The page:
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You can use the trademark ™ symbol on any unique name or logo you created and use. It does not require special registration yet still signifies your ownership. The Registered symbol ® is similar to the trademark symbol but it requires registration with the U.S. Patent and Trademark Office (USPTO or PTO). The copyright symbol © is similar to the trademark symbol and does not require registration (though it is recommended), however it is for use on intellectual property as opposed to brand names.
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No, it is always optional.
Is it legally necessary to constantly use the trademark symbol if the same trademark appears repeatedly in an article or is using the symbol once at the beginning of the article enough?
It is not "legally necessary" to use the trademark symbol EVER (unless you have a license agreement from the owner that says otherwise). However, some registration owner…s (and their lawyers) like to show off their ownership, and the occasional use within an article may be used to undermine a later defense of ignorance. However, just the fact that a mark IS REGISTERED is considered "notice to the world" of the rights. It is much more important to use TM (or SM) to signify a claim to ownership of an UN-registered trademark/servicemark, so that readers will understand it is not intended to be a generic or descriptive term and has proprietary value.
To add the trademark symbol in html (™) you can call the HTML entity. To do this, you add an ampersand followed either by the entities name, or it's number, and then a semic…olon. Trademark is represented either by ™ or ™. If you want the registered trademark symbol (®) you can use either ® or ® So... Answers® Would give a line similar to the Answers.com logo in the banner on this page.
No; it is too short to qualify as a literary work, and as a work of the federal government it is exempt from copyright protection in accordance with 17USC105.
The © symbol is public domain.
The circle-R ® registered trademark symbol can only legally be used on a trademark that is federally registered. Many non-registered brands use "tm" or "sm" (for service mark…s) to indicate a claim to the value of the brand. Patents have nothing to do with it.
Assuming you are referring to the social networking website, the name "twitter" is a legally registered trademark so it should be used with the ® symbol.
Answer 1: A "registered" trademark symbol is the capital letter "R" with a circle around it. And it's always in superscript, to the immediate right of the word or phrase that …has been trademarked. Example: Coca-Cola® However, the fact that there's a "registered" trademark, as opposed to just a plain ol' trademark, suggests that there are other kinds of trademarks. And that's a correct assumption... there are. An unregistered trademark is the capital letters "TM" to the immediate right of the trademarked word or phrase, also superscripted. Example: Coca-Cola™ There's also such a thing as a "service mark," which is the capital letters "SM" where the "TM" is seen in the immediately-above example. None of this is to be confused with a copyright notice, which is the capital letter "C" with a circle around it, but not usually superscripted; and usually follows the word "Copyright" and appears before the year in which the copyright is claimed. Example: Copyright © 2012 by John Doe The questioner didn't ask what trademarks are, though, and so I'll not go into that here. Answer 2: If the question is how do you make your computer PRINT a circle-R, that would depend on the computer and what software you're running. However, one standard keying system allows you to hold the ALT key and type on the numeric pad to create special symbols. The Circle-R would be Alt-0174, or on a laptop perhaps FN-0174. Most PCs also have a character map from which you can cut and paste any available symbol. Answer 3: On the Mac, simply hold down the "Option" key and type the letter "r." The Mac operating system uses hot keys for many common typographical symbols: Option r: ® Option g: © Option 2: ™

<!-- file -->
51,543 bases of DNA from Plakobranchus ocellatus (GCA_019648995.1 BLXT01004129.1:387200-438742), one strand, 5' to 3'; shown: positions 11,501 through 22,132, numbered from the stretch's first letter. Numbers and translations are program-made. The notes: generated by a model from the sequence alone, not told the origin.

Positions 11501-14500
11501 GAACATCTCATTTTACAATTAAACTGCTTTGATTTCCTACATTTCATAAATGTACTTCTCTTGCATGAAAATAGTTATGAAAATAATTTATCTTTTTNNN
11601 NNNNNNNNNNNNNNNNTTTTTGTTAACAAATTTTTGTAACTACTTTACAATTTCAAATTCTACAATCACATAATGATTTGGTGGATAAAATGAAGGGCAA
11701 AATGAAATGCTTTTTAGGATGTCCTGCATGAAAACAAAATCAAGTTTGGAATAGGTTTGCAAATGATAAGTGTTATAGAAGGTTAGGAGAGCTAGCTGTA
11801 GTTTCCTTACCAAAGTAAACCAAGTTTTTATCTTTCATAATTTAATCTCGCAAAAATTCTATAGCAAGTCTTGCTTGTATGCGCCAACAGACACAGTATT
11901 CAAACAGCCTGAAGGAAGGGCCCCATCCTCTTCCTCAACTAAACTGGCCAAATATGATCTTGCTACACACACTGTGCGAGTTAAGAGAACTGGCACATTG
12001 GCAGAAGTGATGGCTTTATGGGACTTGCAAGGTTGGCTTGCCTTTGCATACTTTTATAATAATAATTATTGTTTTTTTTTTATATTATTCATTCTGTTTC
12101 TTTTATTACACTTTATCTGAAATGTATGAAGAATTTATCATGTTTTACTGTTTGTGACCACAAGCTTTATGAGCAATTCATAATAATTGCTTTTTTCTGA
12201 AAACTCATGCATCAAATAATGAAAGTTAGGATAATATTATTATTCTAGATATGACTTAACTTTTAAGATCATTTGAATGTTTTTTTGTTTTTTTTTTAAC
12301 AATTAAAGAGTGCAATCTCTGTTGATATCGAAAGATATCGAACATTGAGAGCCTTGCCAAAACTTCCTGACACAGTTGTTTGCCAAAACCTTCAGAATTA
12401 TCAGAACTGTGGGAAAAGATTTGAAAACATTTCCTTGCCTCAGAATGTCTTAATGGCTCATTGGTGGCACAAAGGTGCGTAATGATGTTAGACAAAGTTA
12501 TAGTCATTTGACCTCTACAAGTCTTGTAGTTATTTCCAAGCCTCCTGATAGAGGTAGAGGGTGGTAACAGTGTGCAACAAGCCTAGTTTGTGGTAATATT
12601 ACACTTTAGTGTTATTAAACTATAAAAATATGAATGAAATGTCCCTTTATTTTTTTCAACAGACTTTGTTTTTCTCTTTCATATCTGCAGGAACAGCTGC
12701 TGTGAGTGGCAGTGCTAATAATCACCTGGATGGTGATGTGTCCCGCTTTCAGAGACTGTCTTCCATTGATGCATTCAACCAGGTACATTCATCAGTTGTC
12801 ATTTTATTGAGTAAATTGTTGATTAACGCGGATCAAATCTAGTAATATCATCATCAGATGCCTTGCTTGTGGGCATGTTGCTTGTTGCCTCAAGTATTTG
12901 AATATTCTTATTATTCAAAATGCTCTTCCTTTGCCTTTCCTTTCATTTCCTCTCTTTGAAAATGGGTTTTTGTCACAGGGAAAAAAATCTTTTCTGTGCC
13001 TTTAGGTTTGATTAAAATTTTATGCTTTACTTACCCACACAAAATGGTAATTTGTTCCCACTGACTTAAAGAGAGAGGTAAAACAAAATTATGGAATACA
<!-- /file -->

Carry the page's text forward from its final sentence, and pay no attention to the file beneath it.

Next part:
No; if it's registered, use the R, and if it's not, use the TM.
Facebook is a registered trademark, which earns it the right to use the ® symbol.
The symbol is considered part of the trademarked word or phrase, so you wouldn't separate them with a comma.
Use of the trademark symbol is optional, but it doesn't hurt. For logos it's often part of the image file, so it would actually be more work not to use it. This page is full o…f reasonable examples. In the banner we have the Answers logo with TM, and at the very bottom we have a copyright notification, but for running text including the word "Answers" (such as the Answers Properties list header and content), there are no markings. Other websites are almost cartoonishly consistent with their use of the symbol--every logo, every slogan, every time the name of the company or its products appear, there's a helpful (r) reminder in case you'd forgotten in the intervening half-inch that they've registered it all. These are cases where using the indicia is distracting. What you want is a balance.
It's not required to use the trademark or registered trademark symbols, and some designers feel it clutters the look of the packaging.
The ™ indication can be used on anything you are using as a mark in trade, such as a logo or slogan; the ® indication is used to note a formally registered trademark.
The Unicode for the Trademark Symbol is a symbol used to make the assumption that the previous mark is a trademark (a trademark is a recognizable sign of a particular company)….
One can find the US trademark symbol from the USPTO's Trademark Electronic Search System (TESS) database for free. One alternative you can do is to hire an attorney to make th…e search for you.